The Exhibition and Event Association of Australasia’s goal to help its members “internationalise” their events and services took a giant leap forward with an historic meeting between Austrade representatives in five countries in the Asia-Pacific region and EEAA members.

EEAA chief executive Joyce DiMascio said the meeting with trade commissioners and business development staff in five countries was a welcome break-through in relations with the Federal Government agency responsible for promoting international trade, investment and tourism.

The exchange was designed to discuss the capacity of exhibitions to drive trade and investment in key industry sectors that aligned with Australia’s areas export capability including: Food and Food Service, Agribusiness, Mining and Energy, Healthcare and Organic Products.

“This meeting was a major break-through for our industry and the first time in our history that we have had access to Austrade on this scale. Valuable information was exchanged about how to tackle these opportunities,” Ms DiMascio said.

“We were honoured to have access to such experienced trade commission staff. This positive step forward has the potential to give our members direct access to buyers across Asia. By getting this level of cut-through within Austrade we can begin to further internationalise Australian exhibitions,” she said.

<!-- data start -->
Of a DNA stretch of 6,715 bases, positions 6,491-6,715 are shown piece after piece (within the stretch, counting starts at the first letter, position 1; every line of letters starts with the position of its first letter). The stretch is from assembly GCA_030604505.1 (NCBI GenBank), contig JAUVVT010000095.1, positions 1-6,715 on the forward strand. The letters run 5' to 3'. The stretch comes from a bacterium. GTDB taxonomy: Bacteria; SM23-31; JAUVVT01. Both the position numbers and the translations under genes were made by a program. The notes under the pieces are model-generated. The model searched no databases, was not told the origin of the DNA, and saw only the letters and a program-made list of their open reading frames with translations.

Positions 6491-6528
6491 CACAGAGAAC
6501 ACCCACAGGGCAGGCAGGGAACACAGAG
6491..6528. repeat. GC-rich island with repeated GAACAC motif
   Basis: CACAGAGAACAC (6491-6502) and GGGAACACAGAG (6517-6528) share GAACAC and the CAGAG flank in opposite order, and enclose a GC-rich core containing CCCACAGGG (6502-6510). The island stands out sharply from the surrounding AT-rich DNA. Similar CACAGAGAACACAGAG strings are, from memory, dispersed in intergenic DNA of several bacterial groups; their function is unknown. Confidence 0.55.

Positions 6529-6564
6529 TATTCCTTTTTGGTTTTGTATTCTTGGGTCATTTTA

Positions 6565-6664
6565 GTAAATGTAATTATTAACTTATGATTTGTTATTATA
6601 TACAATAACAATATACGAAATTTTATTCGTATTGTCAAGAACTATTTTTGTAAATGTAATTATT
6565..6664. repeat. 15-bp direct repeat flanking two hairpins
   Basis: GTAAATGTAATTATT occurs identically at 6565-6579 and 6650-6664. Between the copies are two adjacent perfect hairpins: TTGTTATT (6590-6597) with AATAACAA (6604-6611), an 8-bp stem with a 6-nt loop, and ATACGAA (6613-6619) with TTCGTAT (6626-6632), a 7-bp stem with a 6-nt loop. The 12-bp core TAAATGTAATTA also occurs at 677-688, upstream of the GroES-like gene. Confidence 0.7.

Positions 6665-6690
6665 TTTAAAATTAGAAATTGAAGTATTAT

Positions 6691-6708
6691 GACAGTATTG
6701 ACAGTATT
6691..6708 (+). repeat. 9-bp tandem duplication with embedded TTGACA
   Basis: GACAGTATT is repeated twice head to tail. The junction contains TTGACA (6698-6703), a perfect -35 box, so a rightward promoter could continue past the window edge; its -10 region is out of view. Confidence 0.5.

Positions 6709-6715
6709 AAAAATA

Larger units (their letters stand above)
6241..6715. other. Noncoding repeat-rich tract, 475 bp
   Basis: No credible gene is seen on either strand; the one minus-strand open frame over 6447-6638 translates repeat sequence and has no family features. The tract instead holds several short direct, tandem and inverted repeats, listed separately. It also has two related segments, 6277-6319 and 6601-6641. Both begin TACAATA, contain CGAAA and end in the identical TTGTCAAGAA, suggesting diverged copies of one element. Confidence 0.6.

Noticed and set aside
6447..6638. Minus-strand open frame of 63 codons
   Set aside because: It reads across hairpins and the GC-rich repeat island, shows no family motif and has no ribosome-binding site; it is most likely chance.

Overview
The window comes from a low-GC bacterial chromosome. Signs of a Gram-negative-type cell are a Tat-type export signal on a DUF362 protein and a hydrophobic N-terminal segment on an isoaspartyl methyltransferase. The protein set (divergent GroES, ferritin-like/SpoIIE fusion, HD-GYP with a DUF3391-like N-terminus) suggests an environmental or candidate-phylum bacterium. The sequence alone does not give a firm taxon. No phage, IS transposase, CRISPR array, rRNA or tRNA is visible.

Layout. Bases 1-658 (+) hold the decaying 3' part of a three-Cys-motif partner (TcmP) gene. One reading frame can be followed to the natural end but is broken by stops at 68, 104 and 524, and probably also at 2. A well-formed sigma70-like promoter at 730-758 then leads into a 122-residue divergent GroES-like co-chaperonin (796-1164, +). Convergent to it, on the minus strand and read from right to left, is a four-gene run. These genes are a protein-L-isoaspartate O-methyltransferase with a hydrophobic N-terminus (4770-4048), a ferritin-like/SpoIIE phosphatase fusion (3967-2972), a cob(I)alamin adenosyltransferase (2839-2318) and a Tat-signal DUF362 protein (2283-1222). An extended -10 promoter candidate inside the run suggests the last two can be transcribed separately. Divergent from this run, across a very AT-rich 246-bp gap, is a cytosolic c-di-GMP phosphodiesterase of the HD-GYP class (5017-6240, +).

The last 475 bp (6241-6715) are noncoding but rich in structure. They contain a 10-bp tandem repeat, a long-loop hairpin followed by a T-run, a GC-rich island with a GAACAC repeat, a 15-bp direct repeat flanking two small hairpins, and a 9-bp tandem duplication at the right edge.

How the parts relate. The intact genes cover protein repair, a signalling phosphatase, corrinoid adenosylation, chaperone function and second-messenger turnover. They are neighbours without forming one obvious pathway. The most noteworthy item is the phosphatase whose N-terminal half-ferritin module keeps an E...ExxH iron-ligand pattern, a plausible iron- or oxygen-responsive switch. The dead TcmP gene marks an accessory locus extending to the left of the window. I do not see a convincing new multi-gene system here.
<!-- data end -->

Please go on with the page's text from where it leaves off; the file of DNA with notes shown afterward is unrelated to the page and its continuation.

Trade and Investment Minister Andrew Robb urged the EEAA and Austrade to keep working on the initiative as it had the potential to generate new markets for Australian export.

“I am pleased to see such positive new developments in areas of obvious export capability and I commend the EEAA and Austrade on this initiative. We have deliberatively moved the tourism portfolio into trade and investment to ensure Australia grows its visitor economy,” he said.

The detailed briefing with senior Australian trade officials in Singapore, Shanghai, Hong Kong, Beijing, Guangzhou, Seoul, Canberra, Melbourne and Sydney was facilitated through Austrade’s Sydney office by video conference. It was attended by major organisers and export-ready suppliers based in Brisbane, Sydney and Melbourne.